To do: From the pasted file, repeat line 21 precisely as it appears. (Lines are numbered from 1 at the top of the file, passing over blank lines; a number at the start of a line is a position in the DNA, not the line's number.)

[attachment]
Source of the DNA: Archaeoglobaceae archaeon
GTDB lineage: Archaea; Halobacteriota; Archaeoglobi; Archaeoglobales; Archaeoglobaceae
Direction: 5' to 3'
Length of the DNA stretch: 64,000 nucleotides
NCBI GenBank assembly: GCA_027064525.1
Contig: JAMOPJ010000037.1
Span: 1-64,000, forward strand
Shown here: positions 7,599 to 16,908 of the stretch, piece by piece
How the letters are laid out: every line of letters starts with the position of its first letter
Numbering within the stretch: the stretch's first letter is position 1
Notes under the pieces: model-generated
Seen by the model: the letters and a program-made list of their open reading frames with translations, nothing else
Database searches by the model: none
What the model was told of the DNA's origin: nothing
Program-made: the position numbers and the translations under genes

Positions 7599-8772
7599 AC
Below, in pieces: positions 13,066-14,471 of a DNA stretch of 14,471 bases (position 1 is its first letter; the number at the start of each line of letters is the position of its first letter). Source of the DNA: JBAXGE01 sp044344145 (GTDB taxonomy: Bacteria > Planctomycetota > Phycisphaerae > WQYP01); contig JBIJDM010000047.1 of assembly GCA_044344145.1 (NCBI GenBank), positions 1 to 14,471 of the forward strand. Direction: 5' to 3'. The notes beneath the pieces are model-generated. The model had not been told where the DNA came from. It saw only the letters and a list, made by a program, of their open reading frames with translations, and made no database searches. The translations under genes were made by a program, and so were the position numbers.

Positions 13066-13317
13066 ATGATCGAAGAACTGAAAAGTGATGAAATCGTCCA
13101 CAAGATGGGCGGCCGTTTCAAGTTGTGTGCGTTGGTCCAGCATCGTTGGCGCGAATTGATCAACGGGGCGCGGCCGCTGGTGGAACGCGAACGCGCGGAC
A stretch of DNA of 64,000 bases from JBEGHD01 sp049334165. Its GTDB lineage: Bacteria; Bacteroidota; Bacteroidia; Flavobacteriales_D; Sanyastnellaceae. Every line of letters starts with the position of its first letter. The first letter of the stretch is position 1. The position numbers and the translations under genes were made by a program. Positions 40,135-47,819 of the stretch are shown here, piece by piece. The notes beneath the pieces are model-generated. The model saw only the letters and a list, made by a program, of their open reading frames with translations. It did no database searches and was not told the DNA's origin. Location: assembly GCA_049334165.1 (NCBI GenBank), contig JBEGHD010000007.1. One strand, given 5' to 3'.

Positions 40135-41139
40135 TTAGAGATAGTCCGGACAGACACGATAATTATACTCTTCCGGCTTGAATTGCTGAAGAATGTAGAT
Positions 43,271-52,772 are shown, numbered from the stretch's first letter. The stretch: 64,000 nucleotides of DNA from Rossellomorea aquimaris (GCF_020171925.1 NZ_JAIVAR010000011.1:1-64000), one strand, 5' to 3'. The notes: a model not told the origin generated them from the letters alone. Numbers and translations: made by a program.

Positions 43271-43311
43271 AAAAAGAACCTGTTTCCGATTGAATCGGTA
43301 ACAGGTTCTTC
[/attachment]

13101 CAAGATGGGCGGCCGTTTCAAGTTGTGTGCGTTGGTCCAGCATCGTTGGCGCGAATTGATCAACGGGGCGCGGCCGCTGGTGGAACGCGAACGCGCGGAC